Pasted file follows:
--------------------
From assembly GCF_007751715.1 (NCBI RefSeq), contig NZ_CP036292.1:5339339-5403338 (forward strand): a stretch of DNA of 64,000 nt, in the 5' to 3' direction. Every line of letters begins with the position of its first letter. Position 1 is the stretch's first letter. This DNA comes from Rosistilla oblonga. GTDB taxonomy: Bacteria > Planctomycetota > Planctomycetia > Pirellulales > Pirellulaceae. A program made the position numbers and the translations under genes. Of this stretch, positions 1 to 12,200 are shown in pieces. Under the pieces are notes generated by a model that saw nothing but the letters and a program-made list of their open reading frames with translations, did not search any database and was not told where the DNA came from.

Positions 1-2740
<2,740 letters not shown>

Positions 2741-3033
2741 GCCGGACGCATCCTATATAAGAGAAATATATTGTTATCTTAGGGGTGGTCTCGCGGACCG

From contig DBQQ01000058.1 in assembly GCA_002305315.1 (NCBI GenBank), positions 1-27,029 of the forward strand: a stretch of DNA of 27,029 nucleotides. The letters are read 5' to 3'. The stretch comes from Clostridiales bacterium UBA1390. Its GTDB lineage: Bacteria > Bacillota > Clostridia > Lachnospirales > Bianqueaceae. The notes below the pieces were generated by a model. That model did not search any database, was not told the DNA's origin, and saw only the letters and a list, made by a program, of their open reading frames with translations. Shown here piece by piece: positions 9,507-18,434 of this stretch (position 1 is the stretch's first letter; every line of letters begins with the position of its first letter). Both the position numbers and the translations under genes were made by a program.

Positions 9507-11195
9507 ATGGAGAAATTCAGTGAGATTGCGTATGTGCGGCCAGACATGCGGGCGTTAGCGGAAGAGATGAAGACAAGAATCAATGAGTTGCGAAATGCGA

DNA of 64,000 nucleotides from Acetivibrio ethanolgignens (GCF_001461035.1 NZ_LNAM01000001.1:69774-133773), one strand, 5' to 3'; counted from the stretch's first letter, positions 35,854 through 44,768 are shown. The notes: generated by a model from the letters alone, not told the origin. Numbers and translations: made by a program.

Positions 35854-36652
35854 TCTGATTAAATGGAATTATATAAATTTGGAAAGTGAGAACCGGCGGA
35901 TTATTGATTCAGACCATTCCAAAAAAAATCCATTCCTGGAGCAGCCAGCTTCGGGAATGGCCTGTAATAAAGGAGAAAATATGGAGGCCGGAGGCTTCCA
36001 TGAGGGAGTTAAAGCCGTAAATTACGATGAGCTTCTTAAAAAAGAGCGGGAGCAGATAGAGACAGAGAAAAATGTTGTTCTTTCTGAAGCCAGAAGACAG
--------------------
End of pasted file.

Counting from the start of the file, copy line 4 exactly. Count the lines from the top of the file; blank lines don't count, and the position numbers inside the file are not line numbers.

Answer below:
Positions 2741-3033